There's plenty more quilt back inspiration to be found, so hop around to see what everyone else has made. All of the blog posts are being shared today, so there's no waiting required!

June 19, 2023

Unqualified

Devotion for the Week...

Last week Paul and I went to a retirement dinner for one of the teachers at his school. Several people paid tribute to her, and as they started their speeches, almost all of them made some mention of how uncomfortable they were standing up at the podium in front of everyone. Most of us don't like being the center of attention, and the less experience we have with it, the more our hands shake and our voices tremble.

With that in mind, it amused me to read Jeremiah 1:6 the next morning. Jeremiah had just been called by the Lord as a prophet, and his immediate reaction was, "O Sovereign Lord...I can’t speak for you! I’m too young!" Jeremiah didn't want to be the center of attention, either, and he latched onto the most logical reason why he couldn't do it - his age. Jeremiah wasn't used to standing up in front of crowds, making speeches, and having everyone judging him. He likely just wanted to stay a regular guy, doing his job and not drawing the attention of everyone in the nation. 

Instead, God had just told him, "I knew you before I formed you in your mother’s womb. Before you were born I set you apart and appointed you as my prophet to the nations" (v. 5). Not only would Jeremiah be standing in front of everyone, making speeches, but God was calling him to make speeches that would anger the people by pointing out their rebellion and their sin. Is it any wonder Jeremiah felt unqualified for the job?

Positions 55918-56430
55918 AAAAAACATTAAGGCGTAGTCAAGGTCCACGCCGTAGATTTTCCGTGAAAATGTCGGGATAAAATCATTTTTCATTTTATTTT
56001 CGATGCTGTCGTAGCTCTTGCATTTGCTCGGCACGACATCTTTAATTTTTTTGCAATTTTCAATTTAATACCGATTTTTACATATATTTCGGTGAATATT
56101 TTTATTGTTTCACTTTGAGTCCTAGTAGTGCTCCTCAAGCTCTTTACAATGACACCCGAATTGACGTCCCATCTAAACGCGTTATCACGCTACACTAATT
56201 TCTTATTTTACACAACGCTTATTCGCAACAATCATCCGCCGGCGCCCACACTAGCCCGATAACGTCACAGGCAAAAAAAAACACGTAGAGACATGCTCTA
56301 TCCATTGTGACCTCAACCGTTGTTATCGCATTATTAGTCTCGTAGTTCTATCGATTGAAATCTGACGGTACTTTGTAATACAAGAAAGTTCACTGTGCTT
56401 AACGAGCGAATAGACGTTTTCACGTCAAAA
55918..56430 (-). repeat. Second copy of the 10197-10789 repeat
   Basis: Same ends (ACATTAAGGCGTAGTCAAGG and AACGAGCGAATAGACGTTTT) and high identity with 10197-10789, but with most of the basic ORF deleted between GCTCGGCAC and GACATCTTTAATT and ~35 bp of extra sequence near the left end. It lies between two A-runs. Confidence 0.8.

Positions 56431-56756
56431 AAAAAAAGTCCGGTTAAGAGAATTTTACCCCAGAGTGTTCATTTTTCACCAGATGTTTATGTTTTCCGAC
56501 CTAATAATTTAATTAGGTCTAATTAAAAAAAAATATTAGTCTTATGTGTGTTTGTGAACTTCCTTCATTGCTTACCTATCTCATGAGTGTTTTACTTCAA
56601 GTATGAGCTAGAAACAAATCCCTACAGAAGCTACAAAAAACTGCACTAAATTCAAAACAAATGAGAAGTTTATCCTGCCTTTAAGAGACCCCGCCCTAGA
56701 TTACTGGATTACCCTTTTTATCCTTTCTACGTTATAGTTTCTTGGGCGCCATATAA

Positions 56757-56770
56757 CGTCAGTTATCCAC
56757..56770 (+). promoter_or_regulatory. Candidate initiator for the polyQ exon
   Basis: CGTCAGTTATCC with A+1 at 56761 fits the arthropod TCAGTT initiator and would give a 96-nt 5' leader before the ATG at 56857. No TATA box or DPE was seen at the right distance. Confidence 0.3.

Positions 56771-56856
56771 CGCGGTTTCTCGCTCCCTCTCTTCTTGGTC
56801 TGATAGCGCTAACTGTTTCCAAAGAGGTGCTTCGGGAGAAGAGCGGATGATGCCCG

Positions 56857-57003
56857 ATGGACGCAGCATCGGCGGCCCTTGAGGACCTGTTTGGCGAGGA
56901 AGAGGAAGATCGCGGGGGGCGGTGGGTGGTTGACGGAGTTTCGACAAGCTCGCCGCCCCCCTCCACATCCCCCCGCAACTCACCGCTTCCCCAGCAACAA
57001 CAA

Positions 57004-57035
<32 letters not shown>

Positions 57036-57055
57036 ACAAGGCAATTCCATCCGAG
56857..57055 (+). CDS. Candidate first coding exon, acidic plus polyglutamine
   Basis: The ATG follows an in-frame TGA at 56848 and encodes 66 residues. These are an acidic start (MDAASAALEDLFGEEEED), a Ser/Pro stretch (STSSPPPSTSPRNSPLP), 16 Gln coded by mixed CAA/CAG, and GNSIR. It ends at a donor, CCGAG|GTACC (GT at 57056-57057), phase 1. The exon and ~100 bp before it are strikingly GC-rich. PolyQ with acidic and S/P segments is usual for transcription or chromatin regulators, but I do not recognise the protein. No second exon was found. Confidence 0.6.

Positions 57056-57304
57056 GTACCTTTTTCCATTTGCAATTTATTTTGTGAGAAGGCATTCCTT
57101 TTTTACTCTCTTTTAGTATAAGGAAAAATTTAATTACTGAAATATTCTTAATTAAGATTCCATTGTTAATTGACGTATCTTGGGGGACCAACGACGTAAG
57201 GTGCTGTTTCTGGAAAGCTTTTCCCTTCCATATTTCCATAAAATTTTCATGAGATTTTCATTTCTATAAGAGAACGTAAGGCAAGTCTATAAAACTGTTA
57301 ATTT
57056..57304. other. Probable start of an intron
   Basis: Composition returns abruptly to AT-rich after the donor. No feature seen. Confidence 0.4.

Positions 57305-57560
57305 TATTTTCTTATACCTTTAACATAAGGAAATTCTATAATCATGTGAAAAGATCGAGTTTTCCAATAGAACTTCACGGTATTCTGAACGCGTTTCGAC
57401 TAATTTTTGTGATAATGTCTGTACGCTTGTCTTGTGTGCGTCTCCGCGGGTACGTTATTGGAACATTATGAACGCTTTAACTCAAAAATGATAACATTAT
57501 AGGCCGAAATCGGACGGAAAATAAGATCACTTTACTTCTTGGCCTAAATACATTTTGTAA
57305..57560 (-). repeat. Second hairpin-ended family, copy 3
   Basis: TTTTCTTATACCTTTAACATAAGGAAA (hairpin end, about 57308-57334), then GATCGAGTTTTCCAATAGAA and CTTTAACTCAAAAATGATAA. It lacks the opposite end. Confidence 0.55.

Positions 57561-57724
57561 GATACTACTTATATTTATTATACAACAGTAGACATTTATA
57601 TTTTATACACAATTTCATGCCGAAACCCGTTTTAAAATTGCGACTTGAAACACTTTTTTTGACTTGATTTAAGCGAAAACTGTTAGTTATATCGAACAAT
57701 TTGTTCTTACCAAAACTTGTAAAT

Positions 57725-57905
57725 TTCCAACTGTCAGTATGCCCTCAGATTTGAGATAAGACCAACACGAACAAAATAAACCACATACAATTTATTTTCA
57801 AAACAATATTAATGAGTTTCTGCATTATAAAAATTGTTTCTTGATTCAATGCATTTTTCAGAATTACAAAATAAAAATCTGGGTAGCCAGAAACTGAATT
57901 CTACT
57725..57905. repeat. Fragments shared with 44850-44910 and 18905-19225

God didn't let Jeremiah off the hook just because he didn't feel up to the job, though. God said to him, "Don’t say, ‘I’m too young,’ for you must go wherever I send you and say whatever I tell you. And don’t be afraid of the people, for I will be with you and will protect you. I, the Lord, have spoken!' Then the Lord reached out and touched my mouth and said, 'Look, I have put my words in your mouth!'" (vv. 7-9).

We're all going to feel unqualified for what God asks us to do, at least some of the time. I find a lot of encouragement in what He said to Jeremiah, though.

First, God wasn't going to send Jeremiah out there alone. No matter where God sent him, God would also go with him. The same is true for us, too. Whatever God calls us to do, we can be sure He will never leave us. After all, Jesus said, "And be sure of this: I am with you always, even to the end of the age" (Matthew 28:20).

Second, God gave Jeremiah the words to say. Jeremiah didn't have to come up with it all himself; God put the words directly in his mouth. The same will be true for us. If God is calling us to do something, He will give us what we need to do the job. The writer of Hebrews included this prayer, "Now may the God of peace...equip you with all you need for doing his will. May he produce in you, through the power of Jesus Christ, every good thing that is pleasing to him" (Hebrew 13:20-21).
If God is calling us to do something, He will give us what we need to do the job | DevotedQuilter.com
And third, God would be directing Jeremiah. God had the plan; Jeremiah just had to go where he was told to go and say what he was told to say. God doesn't speak to us out loud like He did in those days, but we can be sure He is directing our paths and leading us where He wants us to go. "Seek his will in all you do, and he will show you which path to take" (Proverbs 3:6).

When was the last time you felt unqualified for something God wanted you to do? Did you do it anyway?

June 12, 2023

Wildfire

Devotion for the Week...